At first, Frank worked nights so he could build their house. Later he would join American Sterilizer, traveling to various hospitals. The first part of their house was meant to be a garage and was 20-by-20 feet. Jeanie points to the place where their bed nook was and remembers when the pump froze that supplied their water from the creek below.
War and post-war, says Corbett historian Clarence Mershon, infused Corbett with new blood and new residents like the Drivers.
'There were two influences there, the CCCs (Civilian Conservation Corps) had camps that brought new men into the community. Boy, did they (Corbett women) latch on to them, then the second infusion was returning veterans.'
Mershon interviewed Frank Driver for a local history on war veterans, eliciting stories of Bataan and Corregidor that Jeanie had never heard. Driver, a man of sparse, but pithy words, was in the U.S. Navy dug in on Corregidor when the Americans surrendered on May 6, 1942. He joined thousands of prisoners in a POW camp at Camp Cabanatuan before being shipped to Manchuria for forced labor in a machine tool factory.
'I never did know what we were making,' Frank says, 'but we did what we could to foul it up.'
Rescued by the Russians at war's end, he was shipped to Saipan aboard a vessel that endured a three-day typhoon and was struck by a mine. In Guam for medical treatment, Frank remembers that he and others heard of places giving away free beer.
'We went and the first guy I saw was my cousin.'
Though he was partially disabled for a time, Frank Driver wanted and got what everybody wanted after the war - a life, a wife, kids and a bit of land. They bought 5 acres in Corbett for $500 an acre.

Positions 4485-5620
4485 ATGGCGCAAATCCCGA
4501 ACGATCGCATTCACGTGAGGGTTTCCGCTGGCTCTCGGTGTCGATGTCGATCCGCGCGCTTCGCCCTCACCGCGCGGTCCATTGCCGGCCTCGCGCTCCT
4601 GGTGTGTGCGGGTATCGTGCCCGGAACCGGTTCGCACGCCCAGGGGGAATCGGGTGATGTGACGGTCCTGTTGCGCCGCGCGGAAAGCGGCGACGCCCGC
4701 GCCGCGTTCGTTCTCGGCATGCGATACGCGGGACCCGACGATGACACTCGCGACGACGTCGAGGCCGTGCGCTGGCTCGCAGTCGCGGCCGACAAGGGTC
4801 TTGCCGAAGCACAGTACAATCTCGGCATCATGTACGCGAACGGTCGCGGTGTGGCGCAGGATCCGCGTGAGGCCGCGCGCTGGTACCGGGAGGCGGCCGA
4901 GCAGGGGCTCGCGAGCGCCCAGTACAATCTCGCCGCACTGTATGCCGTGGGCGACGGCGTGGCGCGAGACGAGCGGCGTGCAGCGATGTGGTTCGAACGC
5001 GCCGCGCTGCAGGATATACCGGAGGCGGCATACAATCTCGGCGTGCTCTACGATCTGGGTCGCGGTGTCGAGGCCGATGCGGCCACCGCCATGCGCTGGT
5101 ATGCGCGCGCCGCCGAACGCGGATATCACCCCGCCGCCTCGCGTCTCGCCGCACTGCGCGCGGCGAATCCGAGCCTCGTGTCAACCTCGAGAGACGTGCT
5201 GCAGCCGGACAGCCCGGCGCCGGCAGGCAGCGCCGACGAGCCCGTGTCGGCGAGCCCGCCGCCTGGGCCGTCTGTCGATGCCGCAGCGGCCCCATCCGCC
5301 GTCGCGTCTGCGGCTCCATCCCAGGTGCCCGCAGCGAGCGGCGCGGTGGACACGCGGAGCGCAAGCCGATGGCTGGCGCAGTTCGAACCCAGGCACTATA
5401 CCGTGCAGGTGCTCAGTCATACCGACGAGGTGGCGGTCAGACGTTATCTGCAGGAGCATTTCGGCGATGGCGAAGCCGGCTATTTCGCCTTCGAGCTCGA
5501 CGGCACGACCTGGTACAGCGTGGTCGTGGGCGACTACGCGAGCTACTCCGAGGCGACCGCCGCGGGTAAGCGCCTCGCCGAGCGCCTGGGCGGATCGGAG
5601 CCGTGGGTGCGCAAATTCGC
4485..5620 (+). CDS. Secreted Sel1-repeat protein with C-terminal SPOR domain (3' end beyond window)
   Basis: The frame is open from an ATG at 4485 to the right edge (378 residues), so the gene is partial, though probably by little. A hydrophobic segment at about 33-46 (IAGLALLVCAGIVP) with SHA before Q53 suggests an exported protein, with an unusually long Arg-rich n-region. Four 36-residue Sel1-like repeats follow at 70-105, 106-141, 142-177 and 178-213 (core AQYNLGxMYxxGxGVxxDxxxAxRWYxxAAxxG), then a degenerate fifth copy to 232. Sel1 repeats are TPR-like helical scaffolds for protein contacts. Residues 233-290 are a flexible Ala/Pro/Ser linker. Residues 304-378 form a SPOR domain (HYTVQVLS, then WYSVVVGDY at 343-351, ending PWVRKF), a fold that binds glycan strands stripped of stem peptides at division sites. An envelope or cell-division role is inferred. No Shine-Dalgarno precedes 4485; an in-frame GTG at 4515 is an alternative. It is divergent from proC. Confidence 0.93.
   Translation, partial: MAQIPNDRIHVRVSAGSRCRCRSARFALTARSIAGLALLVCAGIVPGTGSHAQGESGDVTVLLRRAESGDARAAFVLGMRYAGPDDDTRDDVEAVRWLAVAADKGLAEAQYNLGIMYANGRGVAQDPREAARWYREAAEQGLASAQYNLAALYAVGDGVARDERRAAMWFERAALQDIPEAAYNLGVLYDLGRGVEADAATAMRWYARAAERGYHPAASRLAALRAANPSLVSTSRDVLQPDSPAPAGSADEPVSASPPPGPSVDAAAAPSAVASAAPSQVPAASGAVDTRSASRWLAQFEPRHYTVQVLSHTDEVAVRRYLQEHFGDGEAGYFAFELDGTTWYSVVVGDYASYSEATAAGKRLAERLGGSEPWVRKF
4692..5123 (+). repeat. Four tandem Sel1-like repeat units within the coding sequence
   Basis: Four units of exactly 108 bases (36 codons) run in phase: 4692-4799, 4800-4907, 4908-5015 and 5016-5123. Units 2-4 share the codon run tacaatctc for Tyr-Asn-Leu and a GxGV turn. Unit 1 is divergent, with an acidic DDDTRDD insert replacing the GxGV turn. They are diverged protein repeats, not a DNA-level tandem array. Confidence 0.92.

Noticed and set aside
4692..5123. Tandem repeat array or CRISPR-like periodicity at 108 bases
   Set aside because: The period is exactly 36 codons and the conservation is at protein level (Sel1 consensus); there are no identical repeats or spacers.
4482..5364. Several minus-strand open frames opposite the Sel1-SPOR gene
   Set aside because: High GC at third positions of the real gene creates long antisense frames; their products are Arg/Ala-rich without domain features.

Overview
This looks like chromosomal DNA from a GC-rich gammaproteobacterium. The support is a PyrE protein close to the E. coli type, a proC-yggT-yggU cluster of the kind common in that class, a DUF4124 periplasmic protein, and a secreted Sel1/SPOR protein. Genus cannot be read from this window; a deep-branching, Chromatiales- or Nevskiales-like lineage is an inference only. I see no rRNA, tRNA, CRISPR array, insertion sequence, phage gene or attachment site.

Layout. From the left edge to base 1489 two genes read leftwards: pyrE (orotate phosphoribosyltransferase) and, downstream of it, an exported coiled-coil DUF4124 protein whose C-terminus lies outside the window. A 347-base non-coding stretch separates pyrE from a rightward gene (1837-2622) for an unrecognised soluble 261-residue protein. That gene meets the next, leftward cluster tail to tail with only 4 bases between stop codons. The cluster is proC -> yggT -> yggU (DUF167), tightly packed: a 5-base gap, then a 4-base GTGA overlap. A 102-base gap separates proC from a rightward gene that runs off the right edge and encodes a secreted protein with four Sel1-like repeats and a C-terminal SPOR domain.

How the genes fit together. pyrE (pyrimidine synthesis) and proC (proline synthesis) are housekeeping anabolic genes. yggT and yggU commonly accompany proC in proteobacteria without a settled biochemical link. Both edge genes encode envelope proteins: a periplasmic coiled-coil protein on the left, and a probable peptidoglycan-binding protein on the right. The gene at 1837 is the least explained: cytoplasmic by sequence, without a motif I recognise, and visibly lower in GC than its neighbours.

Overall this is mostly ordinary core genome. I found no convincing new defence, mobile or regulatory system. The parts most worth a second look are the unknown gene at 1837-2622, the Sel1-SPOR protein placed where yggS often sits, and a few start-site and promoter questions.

'This isn't in the boondocks,' Frank protests, then reconsiders and says, 'Well, maybe it was then.'
'Frank and many of the WWII vets … formally organized the fire department in 1949,' Bryson says. 'Frank has told me stories of the entire department spending countless drill nights just doing simple body work to fix all of the leaks in the 1939 water tender so that it could move down the road and arrive at a destination with some water still in the tank. It took two people to drive it down the Corbett Hill - one to drive and one to hold the brake.'
Frank Driver was a Boy Scout leader before he had a son of his own. He served on the fire department board and joined the VFW. Jeanie worked with Girl Scouts and Camp Fire girls, was a room mother and did community nursing.
'Everybody volunteered for everything in those days,' Frank says.
Their son, Frank Stuart Driver, who died five years ago, twice served in Vietnam. The Drivers' grandson, Travis Ledbetter, a U.S. Marine, has just returned from Iraq.
'It is hard for me to explain, sometimes,' Jeanie muses, 'how I support our troops but not this war.'
Still thinking on her own, living independently and remembering to be appreciative when people offer help. 'That's what we're doing,' Jeanie says.
Their two daughters, Catherine Driver and Laurie Ledbetter, suggest notes, cards, photos and reminiscences in celebration of the anniversary and warn against gifts, saying their parents 'don't need any more stuff.'
'If you are totally committed to a gift,' they suggest donations to two education scholarships that the Drivers fund through the Corbett Education Foundation, 35800 E. Historic Columbia River Highway, Corbett, 97019.